Proposal to expand authority for state environmental regulator advances

Legislators gave first-round approval March 11 to a proposal intended to help a state agency respond more quickly to the release of pollution. Sen. Bruce Bostelman of Brainard introduced LB1102, which would authorize the director of the Nebraska Department of Environment and Energy to issue an order requiring a person responsible for releasing a pollutant. The director would also be authorized to take additional action if the person fails or refuses, including issuing orders or administrative penalties. If the state needs to take over the cleanup, the company or persons would still have to cover costs. According to Sen. John Cavanaugh of Omaha, the bill came from an interim study sparked by past pollution, including the incident at the AltEn ethanol plant in Mead. Cavanaugh said the bill highlighted weaknesses in how state agencies addressed those pollution concerns. Sen. Carol Blood of Bellevue supported the bill but said it would not do enough to prevent future events like the one that led to AltEn. The bill advanced on a 40-0 vote.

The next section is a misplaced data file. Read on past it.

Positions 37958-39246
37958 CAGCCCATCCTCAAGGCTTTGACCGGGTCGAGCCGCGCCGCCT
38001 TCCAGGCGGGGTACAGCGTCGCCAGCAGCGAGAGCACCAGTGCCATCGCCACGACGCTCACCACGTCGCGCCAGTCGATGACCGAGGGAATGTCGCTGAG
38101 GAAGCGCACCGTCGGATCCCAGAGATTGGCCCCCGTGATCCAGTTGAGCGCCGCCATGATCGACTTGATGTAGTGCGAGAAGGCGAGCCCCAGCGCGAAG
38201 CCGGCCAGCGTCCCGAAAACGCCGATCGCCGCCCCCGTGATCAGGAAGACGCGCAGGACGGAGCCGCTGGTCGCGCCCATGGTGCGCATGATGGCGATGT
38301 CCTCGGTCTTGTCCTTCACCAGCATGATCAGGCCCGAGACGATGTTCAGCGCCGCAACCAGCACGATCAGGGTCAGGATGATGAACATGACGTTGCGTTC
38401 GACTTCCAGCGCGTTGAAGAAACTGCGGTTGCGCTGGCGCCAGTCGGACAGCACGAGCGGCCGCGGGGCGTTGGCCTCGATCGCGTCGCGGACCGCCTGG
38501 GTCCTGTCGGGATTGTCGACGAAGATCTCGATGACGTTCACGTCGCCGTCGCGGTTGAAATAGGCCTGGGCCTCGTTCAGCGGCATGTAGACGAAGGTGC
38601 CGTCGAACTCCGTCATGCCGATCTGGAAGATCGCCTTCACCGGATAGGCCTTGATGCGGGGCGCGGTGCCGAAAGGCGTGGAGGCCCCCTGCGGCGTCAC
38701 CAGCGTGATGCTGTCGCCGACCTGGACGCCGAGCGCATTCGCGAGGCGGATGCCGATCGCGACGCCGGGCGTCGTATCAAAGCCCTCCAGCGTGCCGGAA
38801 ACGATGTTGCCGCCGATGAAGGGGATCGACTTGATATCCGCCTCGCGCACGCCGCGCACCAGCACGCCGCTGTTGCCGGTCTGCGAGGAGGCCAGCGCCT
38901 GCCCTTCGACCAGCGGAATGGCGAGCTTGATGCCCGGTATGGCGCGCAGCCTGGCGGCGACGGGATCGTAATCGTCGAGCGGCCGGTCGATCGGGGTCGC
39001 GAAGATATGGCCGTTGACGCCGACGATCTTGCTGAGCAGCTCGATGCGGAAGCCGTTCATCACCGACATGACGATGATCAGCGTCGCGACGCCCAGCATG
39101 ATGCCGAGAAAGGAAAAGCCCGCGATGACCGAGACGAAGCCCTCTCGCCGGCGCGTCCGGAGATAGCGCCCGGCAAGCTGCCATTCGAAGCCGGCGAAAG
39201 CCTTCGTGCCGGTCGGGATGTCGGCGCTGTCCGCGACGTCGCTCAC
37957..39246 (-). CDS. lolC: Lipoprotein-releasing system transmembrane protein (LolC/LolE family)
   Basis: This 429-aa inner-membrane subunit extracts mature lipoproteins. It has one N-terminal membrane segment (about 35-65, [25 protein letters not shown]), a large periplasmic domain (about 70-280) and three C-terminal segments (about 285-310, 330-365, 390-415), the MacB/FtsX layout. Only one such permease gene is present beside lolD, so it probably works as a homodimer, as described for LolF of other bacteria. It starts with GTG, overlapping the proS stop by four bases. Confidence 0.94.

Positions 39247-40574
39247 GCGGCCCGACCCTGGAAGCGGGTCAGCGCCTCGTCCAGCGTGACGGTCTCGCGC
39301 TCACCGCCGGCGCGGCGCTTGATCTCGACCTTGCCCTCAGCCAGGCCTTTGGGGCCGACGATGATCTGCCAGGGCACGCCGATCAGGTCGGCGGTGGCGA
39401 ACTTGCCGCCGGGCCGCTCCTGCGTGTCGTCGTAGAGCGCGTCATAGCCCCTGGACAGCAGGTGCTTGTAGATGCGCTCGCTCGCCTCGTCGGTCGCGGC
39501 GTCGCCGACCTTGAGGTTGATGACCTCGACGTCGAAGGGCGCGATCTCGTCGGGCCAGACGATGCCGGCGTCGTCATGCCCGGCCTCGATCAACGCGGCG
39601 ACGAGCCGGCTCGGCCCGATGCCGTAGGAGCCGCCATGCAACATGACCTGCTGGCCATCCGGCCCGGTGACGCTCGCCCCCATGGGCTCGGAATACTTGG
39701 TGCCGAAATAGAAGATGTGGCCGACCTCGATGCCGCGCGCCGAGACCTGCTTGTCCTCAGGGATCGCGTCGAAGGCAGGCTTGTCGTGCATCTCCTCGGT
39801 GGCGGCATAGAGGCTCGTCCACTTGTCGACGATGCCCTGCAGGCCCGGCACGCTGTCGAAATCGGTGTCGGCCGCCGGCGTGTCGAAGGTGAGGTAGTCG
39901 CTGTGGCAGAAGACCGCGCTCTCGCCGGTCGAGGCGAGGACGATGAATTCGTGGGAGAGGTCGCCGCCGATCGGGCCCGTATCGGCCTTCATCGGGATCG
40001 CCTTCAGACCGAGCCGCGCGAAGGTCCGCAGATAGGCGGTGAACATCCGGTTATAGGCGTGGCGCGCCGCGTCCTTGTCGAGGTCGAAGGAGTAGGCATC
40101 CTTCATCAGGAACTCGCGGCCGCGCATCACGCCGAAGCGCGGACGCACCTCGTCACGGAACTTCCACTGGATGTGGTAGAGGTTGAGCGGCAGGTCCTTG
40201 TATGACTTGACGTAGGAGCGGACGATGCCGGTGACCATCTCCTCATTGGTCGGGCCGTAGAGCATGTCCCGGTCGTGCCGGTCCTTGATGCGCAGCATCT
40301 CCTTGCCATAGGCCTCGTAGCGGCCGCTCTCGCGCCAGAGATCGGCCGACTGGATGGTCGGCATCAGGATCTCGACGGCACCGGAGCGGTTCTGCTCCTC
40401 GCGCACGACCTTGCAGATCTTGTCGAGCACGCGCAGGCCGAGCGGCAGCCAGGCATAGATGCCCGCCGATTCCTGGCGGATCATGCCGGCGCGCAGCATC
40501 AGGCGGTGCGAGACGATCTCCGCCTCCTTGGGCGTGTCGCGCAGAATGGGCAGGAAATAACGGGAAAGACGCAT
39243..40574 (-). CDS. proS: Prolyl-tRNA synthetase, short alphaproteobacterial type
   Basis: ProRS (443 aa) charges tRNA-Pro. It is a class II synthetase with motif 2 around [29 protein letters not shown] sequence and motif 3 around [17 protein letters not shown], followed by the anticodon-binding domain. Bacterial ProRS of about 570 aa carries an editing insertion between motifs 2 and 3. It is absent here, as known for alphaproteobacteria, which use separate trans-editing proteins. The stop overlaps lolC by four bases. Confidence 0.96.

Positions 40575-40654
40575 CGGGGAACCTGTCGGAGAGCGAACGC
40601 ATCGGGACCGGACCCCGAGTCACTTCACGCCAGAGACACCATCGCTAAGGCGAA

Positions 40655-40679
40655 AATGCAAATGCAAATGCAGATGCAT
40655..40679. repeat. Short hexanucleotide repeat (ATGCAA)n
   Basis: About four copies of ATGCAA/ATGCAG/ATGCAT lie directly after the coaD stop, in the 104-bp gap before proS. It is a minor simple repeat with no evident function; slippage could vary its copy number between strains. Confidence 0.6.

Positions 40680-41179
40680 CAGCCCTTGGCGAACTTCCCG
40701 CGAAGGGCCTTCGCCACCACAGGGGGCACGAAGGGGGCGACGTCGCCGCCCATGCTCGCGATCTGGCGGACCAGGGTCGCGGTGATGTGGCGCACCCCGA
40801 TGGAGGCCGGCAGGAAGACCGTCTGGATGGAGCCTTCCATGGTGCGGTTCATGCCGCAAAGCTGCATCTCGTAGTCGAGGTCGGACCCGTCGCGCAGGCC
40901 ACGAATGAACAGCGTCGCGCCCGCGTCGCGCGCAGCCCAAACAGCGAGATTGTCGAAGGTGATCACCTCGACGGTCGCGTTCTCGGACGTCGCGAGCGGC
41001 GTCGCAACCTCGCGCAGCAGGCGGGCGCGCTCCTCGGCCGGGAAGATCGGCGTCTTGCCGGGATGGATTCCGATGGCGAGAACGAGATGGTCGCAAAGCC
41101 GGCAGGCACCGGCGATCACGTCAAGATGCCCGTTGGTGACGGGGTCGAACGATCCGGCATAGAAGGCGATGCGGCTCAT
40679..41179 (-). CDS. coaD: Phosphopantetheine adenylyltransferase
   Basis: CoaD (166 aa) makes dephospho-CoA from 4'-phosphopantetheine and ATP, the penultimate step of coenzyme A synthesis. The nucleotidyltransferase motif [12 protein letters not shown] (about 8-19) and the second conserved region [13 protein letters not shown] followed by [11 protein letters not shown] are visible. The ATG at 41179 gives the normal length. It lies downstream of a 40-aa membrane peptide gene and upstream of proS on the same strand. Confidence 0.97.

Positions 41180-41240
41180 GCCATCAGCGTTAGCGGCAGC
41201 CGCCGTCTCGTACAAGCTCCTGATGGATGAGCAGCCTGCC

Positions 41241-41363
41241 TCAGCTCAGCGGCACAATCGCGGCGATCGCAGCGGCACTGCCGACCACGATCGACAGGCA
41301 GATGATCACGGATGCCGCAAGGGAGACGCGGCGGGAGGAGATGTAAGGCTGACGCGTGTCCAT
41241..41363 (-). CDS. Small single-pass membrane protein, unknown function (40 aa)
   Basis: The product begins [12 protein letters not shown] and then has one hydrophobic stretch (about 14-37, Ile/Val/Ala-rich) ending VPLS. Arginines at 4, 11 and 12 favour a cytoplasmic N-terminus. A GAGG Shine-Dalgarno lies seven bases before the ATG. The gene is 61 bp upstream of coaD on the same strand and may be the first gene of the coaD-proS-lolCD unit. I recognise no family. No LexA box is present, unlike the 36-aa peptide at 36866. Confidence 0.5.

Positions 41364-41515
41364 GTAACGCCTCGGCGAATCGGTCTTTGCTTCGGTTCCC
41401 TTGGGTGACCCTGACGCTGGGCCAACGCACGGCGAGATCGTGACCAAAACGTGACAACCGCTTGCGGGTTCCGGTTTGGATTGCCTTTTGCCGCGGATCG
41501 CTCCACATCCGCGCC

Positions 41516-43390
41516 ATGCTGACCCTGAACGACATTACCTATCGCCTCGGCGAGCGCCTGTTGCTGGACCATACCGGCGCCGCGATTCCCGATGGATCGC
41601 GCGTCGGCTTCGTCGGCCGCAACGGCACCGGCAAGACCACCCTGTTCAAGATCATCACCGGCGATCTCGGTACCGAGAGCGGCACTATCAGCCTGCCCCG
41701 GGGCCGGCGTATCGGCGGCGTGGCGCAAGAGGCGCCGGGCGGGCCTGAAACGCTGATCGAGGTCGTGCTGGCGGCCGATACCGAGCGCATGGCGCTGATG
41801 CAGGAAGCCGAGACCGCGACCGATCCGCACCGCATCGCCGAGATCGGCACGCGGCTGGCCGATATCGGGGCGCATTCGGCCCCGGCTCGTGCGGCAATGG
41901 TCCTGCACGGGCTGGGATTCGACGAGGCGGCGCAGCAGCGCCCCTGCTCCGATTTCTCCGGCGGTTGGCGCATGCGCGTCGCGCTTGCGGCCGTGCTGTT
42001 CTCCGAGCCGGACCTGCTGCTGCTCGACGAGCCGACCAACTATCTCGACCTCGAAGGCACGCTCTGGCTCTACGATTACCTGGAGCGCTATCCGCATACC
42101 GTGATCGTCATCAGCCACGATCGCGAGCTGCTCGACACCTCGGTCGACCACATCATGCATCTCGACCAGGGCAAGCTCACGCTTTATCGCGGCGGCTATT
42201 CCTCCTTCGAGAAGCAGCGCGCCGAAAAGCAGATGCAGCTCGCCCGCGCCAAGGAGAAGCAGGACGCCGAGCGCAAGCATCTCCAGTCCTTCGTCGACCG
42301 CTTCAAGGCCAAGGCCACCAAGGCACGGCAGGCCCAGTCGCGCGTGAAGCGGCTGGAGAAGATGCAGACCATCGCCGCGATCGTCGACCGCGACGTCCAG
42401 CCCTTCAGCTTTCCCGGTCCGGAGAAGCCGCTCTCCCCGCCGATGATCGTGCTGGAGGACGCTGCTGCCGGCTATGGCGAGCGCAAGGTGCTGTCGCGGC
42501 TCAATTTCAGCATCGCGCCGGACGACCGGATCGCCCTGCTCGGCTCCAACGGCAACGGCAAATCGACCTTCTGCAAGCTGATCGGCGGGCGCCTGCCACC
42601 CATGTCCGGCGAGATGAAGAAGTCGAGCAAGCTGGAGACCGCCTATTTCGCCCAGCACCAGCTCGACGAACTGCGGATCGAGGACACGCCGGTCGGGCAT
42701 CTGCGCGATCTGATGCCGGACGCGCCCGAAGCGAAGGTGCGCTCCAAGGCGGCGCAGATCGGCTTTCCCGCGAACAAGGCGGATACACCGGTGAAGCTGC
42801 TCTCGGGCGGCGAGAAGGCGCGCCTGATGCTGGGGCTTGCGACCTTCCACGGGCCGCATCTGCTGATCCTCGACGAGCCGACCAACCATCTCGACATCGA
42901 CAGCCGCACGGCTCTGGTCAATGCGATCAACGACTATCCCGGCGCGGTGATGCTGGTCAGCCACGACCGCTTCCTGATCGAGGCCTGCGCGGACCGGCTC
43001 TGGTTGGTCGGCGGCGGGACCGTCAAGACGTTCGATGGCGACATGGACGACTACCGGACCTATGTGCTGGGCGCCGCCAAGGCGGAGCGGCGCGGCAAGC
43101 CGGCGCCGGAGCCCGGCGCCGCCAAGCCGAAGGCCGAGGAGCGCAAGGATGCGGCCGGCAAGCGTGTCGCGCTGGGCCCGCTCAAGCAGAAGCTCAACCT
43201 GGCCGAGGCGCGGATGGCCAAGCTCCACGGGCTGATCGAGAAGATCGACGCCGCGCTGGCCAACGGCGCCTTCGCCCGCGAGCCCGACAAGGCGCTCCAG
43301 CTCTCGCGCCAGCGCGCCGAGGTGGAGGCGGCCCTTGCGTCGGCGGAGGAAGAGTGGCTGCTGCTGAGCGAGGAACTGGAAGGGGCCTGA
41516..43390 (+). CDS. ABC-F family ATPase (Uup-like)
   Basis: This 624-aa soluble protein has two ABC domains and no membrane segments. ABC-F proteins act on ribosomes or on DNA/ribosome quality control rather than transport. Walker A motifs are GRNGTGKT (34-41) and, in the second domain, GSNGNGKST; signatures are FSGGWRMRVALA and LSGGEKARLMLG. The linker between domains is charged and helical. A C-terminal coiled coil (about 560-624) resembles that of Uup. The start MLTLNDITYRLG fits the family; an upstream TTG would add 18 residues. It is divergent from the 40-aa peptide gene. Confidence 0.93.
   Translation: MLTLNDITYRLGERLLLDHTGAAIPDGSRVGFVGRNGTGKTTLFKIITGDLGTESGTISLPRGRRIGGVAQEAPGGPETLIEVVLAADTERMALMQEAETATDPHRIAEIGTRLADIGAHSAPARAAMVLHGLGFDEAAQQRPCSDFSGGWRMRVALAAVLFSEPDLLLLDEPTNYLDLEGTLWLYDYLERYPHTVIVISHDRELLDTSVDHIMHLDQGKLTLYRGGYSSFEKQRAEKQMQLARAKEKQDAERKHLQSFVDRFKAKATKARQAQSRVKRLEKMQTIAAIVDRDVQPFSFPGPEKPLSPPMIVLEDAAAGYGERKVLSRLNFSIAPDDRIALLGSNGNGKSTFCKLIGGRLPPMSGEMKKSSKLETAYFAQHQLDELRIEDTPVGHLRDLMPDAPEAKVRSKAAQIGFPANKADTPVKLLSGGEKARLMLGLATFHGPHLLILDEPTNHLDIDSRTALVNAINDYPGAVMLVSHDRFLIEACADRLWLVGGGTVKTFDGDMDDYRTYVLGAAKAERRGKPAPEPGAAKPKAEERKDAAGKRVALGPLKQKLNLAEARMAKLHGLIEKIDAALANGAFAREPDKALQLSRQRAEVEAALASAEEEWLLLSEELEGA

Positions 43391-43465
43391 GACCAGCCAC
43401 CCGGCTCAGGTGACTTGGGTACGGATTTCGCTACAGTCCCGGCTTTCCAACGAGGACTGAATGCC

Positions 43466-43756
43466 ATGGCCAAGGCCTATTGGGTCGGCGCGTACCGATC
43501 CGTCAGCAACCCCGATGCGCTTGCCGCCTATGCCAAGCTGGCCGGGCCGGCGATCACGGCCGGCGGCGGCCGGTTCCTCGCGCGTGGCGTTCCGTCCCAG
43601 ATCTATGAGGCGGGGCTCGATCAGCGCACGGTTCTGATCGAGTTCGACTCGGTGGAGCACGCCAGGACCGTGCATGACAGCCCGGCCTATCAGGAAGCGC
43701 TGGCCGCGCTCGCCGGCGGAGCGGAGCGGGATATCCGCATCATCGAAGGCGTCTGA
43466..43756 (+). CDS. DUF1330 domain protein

Zach Wendling is a senior journalism and political science double major at the University of Nebraska-Lincoln focused on political, policy and governance reporting. He is the spring 2023 intern for the Nebraska Examiner and has been published in publications across the state as part of the Nebraska News Service. Wendling interned for The Hill and The News Station in Washington, D.C. and worked for The Daily Nebraskan at UNL. He is one of the founding members and inaugural president of UNL's new campus chapter of the Society of Professional Journalists.